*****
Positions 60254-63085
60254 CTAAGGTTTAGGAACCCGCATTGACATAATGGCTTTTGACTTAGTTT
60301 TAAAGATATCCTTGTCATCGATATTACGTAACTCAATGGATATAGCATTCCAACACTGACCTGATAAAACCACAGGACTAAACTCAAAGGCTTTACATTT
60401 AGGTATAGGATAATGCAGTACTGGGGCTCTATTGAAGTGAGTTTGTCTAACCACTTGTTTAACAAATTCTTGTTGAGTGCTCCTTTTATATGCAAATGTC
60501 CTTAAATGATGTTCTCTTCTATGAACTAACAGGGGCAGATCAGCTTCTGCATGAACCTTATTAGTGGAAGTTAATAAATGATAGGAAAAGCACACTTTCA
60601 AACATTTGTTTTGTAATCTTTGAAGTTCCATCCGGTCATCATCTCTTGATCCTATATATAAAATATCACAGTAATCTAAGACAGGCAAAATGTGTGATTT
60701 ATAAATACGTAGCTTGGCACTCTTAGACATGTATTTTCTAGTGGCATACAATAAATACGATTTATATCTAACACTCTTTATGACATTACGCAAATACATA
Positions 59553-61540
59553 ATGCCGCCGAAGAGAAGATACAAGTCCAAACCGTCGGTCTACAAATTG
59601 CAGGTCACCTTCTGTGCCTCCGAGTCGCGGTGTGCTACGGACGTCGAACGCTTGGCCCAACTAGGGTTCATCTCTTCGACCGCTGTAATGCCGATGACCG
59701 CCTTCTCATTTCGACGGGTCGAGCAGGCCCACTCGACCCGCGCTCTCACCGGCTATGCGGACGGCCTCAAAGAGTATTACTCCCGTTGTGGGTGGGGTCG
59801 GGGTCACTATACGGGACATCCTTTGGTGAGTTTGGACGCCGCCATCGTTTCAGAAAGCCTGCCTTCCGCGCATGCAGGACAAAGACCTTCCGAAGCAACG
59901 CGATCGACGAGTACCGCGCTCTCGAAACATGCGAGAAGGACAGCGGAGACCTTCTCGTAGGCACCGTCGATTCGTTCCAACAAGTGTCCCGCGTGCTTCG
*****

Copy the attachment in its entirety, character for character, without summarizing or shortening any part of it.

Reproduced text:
Positions 60254-63085
60254 CTAAGGTTTAGGAACCCGCATTGACATAATGGCTTTTGACTTAGTTT
60301 TAAAGATATCCTTGTCATCGATATTACGTAACTCAATGGATATAGCATTCCAACACTGACCTGATAAAACCACAGGACTAAACTCAAAGGCTTTACATTT
60401 AGGTATAGGATAATGCAGTACTGGGGCTCTATTGAAGTGAGTTTGTCTAACCACTTGTTTAACAAATTCTTGTTGAGTGCTCCTTTTATATGCAAATGTC
60501 CTTAAATGATGTTCTCTTCTATGAACTAACAGGGGCAGATCAGCTTCTGCATGAACCTTATTAGTGGAAGTTAATAAATGATAGGAAAAGCACACTTTCA
60601 AACATTTGTTTTGTAATCTTTGAAGTTCCATCCGGTCATCATCTCTTGATCCTATATATAAAATATCACAGTAATCTAAGACAGGCAAAATGTGTGATTT
60701 ATAAATACGTAGCTTGGCACTCTTAGACATGTATTTTCTAGTGGCATACAATAAATACGATTTATATCTAACACTCTTTATGACATTACGCAAATACATA
Positions 59553-61540
59553 ATGCCGCCGAAGAGAAGATACAAGTCCAAACCGTCGGTCTACAAATTG
59601 CAGGTCACCTTCTGTGCCTCCGAGTCGCGGTGTGCTACGGACGTCGAACGCTTGGCCCAACTAGGGTTCATCTCTTCGACCGCTGTAATGCCGATGACCG
59701 CCTTCTCATTTCGACGGGTCGAGCAGGCCCACTCGACCCGCGCTCTCACCGGCTATGCGGACGGCCTCAAAGAGTATTACTCCCGTTGTGGGTGGGGTCG
59801 GGGTCACTATACGGGACATCCTTTGGTGAGTTTGGACGCCGCCATCGTTTCAGAAAGCCTGCCTTCCGCGCATGCAGGACAAAGACCTTCCGAAGCAACG
59901 CGATCGACGAGTACCGCGCTCTCGAAACATGCGAGAAGGACAGCGGAGACCTTCTCGTAGGCACCGTCGATTCGTTCCAACAAGTGTCCCGCGTGCTTCG